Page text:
Every Robert Pattinson Movie Ranked Worst to Best

Every Robert Pattinson Movie Ranked Worst to Best

Robert Pattinson’s cinematic career so far has been the definition of an upward spiral, but how do Robert Pattinson’s movies rank from worst to best? The year 2008 enwrapped Pattinson in mega-stardom when he was cast as the brooding, glistening vampire Edward Cullen in all five movies of The Twilight Saga. However, instead of basking in the limelight as most would, Pattinson plunged himself right into the waters of indie and arthouse cinema, going on to work with the likes of Werner Herzog (Queen of the Desert), David Cronenberg (Cosmopolis), and Claire Denis (High Life).

Over the past two years, Robert Pattinson’s movies have made a return to the mainstream, which feels like a natural transition, belting out one stellar performance after another in films like Eggers’ psychological horror, The Lighthouse, and Netflix’s noir-thriller, The Devil All The Time. Today, all eyes are on him, as his latest performance is the titular DC superhero Batman in Matt Reeves’ film, The Batman.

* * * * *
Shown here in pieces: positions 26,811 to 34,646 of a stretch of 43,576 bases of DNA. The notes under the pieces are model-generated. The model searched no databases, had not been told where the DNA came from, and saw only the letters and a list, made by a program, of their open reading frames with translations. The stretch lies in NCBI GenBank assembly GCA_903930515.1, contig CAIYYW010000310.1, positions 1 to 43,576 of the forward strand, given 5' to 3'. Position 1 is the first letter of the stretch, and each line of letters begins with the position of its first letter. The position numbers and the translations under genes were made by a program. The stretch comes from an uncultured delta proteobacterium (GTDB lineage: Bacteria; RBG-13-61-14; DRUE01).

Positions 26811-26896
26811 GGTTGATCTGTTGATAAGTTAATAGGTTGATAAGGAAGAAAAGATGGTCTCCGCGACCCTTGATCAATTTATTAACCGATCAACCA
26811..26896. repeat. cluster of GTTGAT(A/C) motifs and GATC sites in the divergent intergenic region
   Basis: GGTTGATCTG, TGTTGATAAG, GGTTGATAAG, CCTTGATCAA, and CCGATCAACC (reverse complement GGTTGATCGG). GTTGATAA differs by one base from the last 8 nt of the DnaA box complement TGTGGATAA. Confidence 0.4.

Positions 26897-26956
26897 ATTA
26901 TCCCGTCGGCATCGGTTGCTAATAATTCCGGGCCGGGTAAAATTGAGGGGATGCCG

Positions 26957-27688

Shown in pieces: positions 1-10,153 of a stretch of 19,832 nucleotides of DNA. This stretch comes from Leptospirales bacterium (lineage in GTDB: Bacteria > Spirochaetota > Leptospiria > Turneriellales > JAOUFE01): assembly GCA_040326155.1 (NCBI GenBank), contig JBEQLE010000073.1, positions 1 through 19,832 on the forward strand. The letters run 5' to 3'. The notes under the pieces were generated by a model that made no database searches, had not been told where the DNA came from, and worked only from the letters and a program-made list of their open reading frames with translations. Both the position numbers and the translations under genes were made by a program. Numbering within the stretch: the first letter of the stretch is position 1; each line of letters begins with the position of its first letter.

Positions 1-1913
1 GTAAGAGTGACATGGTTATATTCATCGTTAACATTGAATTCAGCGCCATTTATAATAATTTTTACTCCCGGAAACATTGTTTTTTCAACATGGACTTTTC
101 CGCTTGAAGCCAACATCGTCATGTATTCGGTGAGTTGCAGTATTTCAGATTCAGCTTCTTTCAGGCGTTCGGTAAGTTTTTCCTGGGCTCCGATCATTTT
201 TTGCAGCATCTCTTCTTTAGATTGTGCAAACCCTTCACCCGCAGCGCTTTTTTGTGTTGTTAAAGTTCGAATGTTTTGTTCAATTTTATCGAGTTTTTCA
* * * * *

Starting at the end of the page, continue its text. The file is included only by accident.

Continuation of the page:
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Related: Why Robert Pattinson Is The New Batman

Prior to his big break in Twilight, Pattinson starred in numerous supporting roles, including the German TV film Ring of the Nibelungs, Mira Nair’s Vanity Fair (although his scenes were deleted and only appear in the DVD version), and the 2006 psychological thriller, The Haunted Airman, for which he earned favorable reviews. From indie films to arthouse dramas and young adult franchises, Pattinson has done it all in his career. Here’s every Robert Pattinson movie ranked from worst to best.

22. Queen of the Desert

Queen of the Desert

Based on the life of British archaeologist and cartographer Gertrude Bell, Werner Herzog’s 2015 biopic, Queen of the Desert, received mostly negative reviews and tanked in the box office. Apart from Pattinson, the film starred Nicole Kidman, James Franco, and Damian Lewis, who, despite their efforts, failed to weave the narrative together into a comprehensive whole. Pattinson appears briefly as renowned archaeologist and diplomat, T.E. Lawrence, but manages to lend an aura of significance to the role. The Robert Pattinson movie lacks Herzog’s trademark eccentricity, which is almost always tinged with genius, such as the likes seen in Nosferatu the Vampyre, and Aguirre, the Wrath of God.